Editor’s Note: Below is the first in a four-part series on trainee mistreatment. Check back for additional perspectives on this issue. Be sure to read the collection of articles on the topic in our May issue.
By: Joyce M. Fried, assistant dean, Office of the Dean, David Geffen School of Medicine at UCLA
Since 2012, when we published our longitudinal study on our efforts to eradicate medical student mistreatment at our institution (or more accurately our lack of success in eradicating it), we have redoubled our work to effect culture change. That same year we added mistreatment-related questions to the mandatory but anonymous evaluations of attendings and residents. Our surgery clerkship developed a prospective feedback system using a mobile web platform. And our Professionalism Council created an additional anonymous survey for third- and fourth-year students to report mistreatment directly to that group.
This year, to attempt to change behavior using carrots instead of sticks, our Medical Student Council created an award to be given to residents who display exemplary behavior toward medical students and other members of the health care team. Students can nominate residents by writing a 150-word vignette explaining why the resident deserves this honor. Ten awards will be given each year. Awardees will receive a $75 gift card, a pin, and a certificate and will be honored at the Senior Banquet.
Meanwhile, we have given grand rounds on mistreatment, alerted department chairs about our mistreatment data, and made the rounds of our education and governance committees to convince our leaders that attention needs to be paid to this issue. Yet, the needle has not moved.
Looking around the northern hemisphere, although I am gratified to see publication of numerous new studies on various aspects of mistreatment, there is no published evidence that culture change is being effected at any other medical school. In the April issue of Academic Medicine, Gan and Snell at McGill University conducted focus groups with students to elicit their perspective related to the learning environment. Yet, in an all too familiar refrain, the researchers noted that they were “alarmed and surprised” by the amount and degree of unprofessionalism and outright mistreatment described by the students in the focus groups despite concerted efforts by the institution to improve the learning environment.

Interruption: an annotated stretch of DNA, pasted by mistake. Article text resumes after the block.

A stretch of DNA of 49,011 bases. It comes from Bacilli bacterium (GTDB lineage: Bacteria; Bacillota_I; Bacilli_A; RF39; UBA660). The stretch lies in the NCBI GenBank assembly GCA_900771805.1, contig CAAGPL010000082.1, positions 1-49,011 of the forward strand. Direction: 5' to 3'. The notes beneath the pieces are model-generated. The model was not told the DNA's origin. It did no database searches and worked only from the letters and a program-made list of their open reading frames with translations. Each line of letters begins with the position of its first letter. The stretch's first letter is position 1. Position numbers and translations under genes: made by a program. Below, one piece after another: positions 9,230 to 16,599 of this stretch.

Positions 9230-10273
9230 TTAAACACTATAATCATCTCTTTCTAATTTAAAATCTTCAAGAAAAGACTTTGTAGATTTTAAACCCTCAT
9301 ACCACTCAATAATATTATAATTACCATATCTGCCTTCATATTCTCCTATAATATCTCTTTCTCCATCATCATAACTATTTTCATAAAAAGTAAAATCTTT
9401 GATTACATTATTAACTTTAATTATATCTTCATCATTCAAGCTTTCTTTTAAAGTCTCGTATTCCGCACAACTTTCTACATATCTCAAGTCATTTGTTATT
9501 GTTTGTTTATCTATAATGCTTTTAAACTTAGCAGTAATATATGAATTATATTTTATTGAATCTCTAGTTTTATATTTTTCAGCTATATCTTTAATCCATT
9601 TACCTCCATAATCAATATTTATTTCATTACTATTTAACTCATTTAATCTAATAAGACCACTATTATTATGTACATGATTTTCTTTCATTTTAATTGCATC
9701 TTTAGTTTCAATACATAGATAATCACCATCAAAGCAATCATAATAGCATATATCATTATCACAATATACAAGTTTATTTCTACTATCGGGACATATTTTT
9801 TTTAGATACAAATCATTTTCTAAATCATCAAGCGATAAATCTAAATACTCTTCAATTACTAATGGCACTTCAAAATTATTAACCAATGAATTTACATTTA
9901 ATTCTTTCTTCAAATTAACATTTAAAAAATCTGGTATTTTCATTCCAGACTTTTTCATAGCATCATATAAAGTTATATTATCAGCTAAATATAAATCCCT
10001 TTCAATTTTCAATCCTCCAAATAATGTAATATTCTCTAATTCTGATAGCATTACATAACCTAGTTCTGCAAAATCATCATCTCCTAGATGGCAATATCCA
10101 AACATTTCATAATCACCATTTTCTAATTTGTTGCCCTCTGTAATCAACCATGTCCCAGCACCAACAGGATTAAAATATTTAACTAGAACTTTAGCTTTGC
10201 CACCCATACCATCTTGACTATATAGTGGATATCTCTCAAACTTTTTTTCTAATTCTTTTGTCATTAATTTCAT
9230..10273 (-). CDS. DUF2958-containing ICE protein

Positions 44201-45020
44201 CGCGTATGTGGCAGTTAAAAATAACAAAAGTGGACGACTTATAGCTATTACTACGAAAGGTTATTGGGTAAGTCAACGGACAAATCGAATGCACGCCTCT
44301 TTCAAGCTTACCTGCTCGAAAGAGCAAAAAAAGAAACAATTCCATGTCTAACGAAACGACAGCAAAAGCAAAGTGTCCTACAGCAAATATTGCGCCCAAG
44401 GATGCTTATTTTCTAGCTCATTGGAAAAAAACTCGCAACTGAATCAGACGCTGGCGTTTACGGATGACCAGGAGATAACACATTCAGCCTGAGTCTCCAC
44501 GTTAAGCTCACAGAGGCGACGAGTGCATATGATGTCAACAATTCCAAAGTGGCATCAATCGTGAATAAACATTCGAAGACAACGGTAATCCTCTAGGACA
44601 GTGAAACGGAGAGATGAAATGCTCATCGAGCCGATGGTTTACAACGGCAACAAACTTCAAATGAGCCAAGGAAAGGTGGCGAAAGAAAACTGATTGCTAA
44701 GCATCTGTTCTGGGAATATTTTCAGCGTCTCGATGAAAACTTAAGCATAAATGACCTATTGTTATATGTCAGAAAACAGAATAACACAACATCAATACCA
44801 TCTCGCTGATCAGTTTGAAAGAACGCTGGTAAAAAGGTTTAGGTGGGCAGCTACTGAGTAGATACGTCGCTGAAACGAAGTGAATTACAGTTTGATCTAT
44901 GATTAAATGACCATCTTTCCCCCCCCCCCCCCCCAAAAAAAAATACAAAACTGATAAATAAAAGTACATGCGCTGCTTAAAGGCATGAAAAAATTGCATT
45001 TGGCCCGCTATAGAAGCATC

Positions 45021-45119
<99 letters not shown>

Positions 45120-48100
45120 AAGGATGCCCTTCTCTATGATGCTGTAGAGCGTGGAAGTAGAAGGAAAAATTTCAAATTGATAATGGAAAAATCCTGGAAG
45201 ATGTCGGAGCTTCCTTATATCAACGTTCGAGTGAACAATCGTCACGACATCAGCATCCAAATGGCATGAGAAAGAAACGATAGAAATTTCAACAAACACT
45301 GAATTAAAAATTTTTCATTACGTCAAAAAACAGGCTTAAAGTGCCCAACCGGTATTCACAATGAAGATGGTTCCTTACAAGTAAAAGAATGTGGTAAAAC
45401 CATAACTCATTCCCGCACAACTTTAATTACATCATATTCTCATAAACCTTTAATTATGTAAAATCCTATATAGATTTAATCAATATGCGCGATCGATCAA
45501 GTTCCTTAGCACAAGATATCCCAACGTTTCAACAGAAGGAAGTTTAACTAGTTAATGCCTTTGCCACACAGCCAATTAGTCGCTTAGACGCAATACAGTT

Other recently published articles on mistreatment include a literature review and meta-analysis of mistreatment studies, a twelve-year review and analysis of Graduation Questionnaire mistreatment question responses, and evidence from the University of Chicago that students who experience recurrent mistreatment by faculty and residents are significantly more likely to score high on burnout measures.
While these studies are important and provide valuable new information, the time has come to move in a new direction. Medical schools don’t exist in a vacuum. As they are part of a complex adaptive system their cultures influence each other. Residents commonly arrive from other institutions to continue training with “baggage” associated with the culture of their medical schools. Thus, we must take a national perspective in tackling a culture of abuse.
In my informal conversations with leaders from venerable institutions, they sheepishly agree that their schools score above the national average, like UCLA, in terms of mistreatment, according to GQ measures. This leaves me wondering which are the institutions that do better than the national average and why. I would like to propose that we identify these institutions, study what they are doing differently, and discover the characteristics in their culture. Are they simply more homogeneous, therefore the students are more accepting of mistreatment? Or are they really doing something more effective to eradicate mistreatment? Are they selecting different perhaps more resilient students? Or can these differences be explained because of regional differences? The AMA, AAMC, and LCME, which hold detailed information on our institutions’ training environments, could at a national level spearhead this much needed research and debate.